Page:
Thursday, 27 November 2008

Rushed apologies

When?
All at lunch time today!

Preceded by
  • Public meeting where interesting people are
  • NVivo training course
  • Student to student presentation on organisational fit with cake from our director
I can choose two of these six events to attend. I need to go on the NVivo course. I'd love to go to the student2student session and get people to borrow my new video camera and film us. But I'm signed up and committed to the lunch time seminar and I'd planned to go to the public meeting two months ago. I've sent my apologies. Maybe someone else will take a photo.

Tuesday, 25 November 2008

Collecting data

My head's spinning with data I've been collecting from a couple of projects. I've got loads of transcribing to do so will take ages before I get to analysis. But I'll jot down immediate impressions for supervisors and myself. Later, I think I'll use the Nahapiet and Ghoshal paper to identify initial codings, because first impressions suggest existence of various dimensions of social capital.


Nahapiet J, Ghoshal S. 1998. Social capital, intellectual capital, and the organizational advantage. Academy of Management Review 23(2): 242-266.

Friday, 21 November 2008

Career development workshop

It seems a tad late in my life for anyone to give me career advice - I don't remember getting it at school, or college, or though my OU studies. Nevertheless, it is now the thing to do, and I duly signed up for a career development workshop.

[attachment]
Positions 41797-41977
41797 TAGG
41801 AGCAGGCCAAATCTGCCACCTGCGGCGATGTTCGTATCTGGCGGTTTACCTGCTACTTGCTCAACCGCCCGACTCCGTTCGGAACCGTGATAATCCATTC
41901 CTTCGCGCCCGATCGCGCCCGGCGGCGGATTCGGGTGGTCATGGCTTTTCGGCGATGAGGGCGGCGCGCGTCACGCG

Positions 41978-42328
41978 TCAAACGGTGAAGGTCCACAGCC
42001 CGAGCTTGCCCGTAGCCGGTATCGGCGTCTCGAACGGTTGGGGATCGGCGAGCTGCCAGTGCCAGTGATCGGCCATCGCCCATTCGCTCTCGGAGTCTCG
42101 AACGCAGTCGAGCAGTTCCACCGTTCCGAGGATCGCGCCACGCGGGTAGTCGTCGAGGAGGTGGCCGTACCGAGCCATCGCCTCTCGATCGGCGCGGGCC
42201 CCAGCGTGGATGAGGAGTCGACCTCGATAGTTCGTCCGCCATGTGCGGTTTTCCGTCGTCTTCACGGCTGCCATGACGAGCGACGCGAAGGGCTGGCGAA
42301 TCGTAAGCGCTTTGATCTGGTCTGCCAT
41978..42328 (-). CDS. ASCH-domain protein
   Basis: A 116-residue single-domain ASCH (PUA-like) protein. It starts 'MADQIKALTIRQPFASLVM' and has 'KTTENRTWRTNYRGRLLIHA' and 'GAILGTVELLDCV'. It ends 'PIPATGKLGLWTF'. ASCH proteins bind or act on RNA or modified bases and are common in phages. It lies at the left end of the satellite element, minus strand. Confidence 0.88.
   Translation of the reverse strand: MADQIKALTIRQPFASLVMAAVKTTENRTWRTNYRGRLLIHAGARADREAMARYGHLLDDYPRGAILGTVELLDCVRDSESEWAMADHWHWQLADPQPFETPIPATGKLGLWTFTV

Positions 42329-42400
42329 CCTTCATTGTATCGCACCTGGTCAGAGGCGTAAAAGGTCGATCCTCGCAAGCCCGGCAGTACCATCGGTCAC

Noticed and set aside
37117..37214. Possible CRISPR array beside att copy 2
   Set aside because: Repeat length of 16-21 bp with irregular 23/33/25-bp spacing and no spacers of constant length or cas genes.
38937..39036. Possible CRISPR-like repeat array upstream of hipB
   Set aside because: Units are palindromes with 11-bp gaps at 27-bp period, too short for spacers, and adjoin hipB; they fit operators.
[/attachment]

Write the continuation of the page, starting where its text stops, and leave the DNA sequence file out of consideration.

The most interesting and useful thing I think I've learned as that I need to rewrite my CV for an academic application. I've been writing it for AL posts, and keeping to one page, but apparently if I apply for research posts I should be using a couple of pages and putting my education and qualifications near the top, whereas it had seemed to me, that you should put your work experience near the top, and education wouldn't be so relevant later on in life.

I've got the chance to rewrite and get feedback on it. I'll do that and see what the trainer suggests.

Wednesday, 19 November 2008

Videoing coffee

Here's a video that a colleague and I made of students sharing coffee time.
video

I got myself this tiny little video camera for £79, (flip video) so this is a first experiment. I meant to splice this film together with another of hands and coffee cups, but haven't worked out how to do and upload it. I can upload, and I can mix the two movies, but I can't create a mix that I can upload.

Tuesday, 18 November 2008

Axelrod on engaging with clients

How should a consultant engage with clients?

Axelrod says through
  • widening the circle of involvement
  • connecting people to each other
  • create communities for action
  • embracing democratic principles
I shall look for these activities in my research. But will it be the consultants or the clients who do these?